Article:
3 ways to bring the technicolor into your life

When Dorothy enters the land of Oz her world goes from black and white to full technicolor. Even with all of the special effects we have grown accustomed to, that moment is still magical to most of us. 

I think it’s because we are often searching for the technicolor in our lives. Like Dorothy, we feel stuck in Kansas, bored and black and white. But also like Dorothy learns toward the end of her journey, the color and magic is inside of us all along—we need to decide to focus on it so that we can let it out. 

In today’s day it can be hard to wear rose-colored glasses. Our lives are busier than ever, stress levels are off the charts and some days we just want to hide under the covers. 

But there’s a real reason to put the rose-colored glasses on. You see the body is an energy system. When we actively seek out the good, strive to feel happy (or happier), and view things through a positive lens we are in anabolic energy. 

Anabolic energy is productive and literally starts to draw the positive things we want in our lives to us. This is why gratitude journals are so popular. It’s scientific backing for things like The Law of Attraction. 

The reverse of anabolic energy is catabolic energy. This is where we put on those gray-tinted glasses. Everything looks dull and blah. Catabolic energy literally breaks things down. It’s why when you’re in a bad mood, everything just seems to go wrong.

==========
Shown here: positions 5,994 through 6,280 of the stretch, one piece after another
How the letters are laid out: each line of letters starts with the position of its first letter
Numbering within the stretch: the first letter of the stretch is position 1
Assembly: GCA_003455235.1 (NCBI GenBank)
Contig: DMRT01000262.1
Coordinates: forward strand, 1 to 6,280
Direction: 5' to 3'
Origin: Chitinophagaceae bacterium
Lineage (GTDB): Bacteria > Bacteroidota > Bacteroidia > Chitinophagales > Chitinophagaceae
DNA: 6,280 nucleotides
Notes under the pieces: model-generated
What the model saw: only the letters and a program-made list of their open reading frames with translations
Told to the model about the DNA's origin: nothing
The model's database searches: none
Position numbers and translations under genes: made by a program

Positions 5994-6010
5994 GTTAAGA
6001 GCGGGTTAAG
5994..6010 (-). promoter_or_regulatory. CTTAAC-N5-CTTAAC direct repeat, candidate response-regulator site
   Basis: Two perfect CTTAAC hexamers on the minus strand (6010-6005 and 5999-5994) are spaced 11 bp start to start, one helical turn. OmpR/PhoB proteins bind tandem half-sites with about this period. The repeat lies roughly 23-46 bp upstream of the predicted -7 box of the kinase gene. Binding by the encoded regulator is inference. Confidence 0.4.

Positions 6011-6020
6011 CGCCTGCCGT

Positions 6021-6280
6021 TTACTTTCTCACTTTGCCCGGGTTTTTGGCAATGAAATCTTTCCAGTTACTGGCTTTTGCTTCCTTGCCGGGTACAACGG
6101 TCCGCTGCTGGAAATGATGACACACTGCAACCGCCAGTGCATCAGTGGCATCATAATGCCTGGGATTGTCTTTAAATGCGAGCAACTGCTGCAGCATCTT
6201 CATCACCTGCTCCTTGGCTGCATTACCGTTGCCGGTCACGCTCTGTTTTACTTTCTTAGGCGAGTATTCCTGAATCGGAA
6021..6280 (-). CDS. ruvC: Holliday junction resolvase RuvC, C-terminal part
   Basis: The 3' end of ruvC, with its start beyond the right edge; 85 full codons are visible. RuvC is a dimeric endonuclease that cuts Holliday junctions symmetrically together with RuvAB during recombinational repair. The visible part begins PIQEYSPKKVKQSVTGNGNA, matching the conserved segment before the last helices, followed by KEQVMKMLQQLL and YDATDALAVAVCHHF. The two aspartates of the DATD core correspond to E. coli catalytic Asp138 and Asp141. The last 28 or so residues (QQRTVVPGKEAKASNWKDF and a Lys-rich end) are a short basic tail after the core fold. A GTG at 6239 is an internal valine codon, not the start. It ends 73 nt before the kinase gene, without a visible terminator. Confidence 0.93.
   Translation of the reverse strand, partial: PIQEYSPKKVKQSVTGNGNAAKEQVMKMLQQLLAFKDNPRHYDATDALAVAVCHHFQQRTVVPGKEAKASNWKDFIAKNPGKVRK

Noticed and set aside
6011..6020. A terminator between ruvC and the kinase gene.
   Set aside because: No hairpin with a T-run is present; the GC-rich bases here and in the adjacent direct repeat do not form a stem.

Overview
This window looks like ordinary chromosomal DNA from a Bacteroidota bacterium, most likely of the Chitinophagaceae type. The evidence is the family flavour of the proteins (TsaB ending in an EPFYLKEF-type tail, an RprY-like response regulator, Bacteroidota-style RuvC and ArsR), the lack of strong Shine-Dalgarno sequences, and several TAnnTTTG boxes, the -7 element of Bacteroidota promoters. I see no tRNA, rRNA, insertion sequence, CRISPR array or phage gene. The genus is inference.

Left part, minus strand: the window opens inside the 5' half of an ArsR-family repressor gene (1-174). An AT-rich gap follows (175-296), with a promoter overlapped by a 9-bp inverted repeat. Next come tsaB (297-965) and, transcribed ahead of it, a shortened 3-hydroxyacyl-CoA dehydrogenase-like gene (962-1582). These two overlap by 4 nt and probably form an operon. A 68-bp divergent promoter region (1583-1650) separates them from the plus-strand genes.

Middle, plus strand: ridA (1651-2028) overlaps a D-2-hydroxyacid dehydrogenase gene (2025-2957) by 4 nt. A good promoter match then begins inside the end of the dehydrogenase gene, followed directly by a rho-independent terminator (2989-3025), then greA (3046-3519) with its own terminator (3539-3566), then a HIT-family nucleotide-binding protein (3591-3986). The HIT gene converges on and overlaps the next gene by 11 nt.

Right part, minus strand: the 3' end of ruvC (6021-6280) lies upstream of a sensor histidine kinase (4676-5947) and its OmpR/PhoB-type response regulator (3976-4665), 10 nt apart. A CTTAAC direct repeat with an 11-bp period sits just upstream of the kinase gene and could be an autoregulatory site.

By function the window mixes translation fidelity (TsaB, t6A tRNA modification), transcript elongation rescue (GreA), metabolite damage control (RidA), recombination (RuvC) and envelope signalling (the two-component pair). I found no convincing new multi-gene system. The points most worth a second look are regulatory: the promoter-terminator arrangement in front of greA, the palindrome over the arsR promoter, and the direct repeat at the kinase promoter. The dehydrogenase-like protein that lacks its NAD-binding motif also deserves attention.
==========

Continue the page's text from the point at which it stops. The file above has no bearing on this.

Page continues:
I get it. It’s not always easy to decide to make life all rosy. But here are a few things to keep in mind. 

#1. Seeing the glass as half-full or half-empty is a choice. It’s your choice and it can have a dramatic impact on your outcome. 

#2. Looking for the good things, the things to be grateful for and to boost us up are a habit. Over time habits become embedded into your subconscious. This is really powerful stuff because once your subconscious is optimized it takes much less effort to feel happy.  

#3. Your brain loves to be comfortable and taking off those gray-glasses and putting on the rose-colored glasses is very uncomfortable for your brain. Think of being in a dark room and then walking into a room that’s fully lit. It takes time for your eyes to adjust. Your brain is the same way. However, once you adjust isn’t it a million times better to be in the room with the light on? 

So I’m going to leave you by asking you to consider what your life would look like if you changed the tint in your lenses. Maybe you’re not ready to go to full color, but what it you decreased the dark tint in those glasses by just say 10%. How could that change your life? You may be surprised to see that you’re on the Yellow Brick road to your own Emerald City. 

Marissa Bishop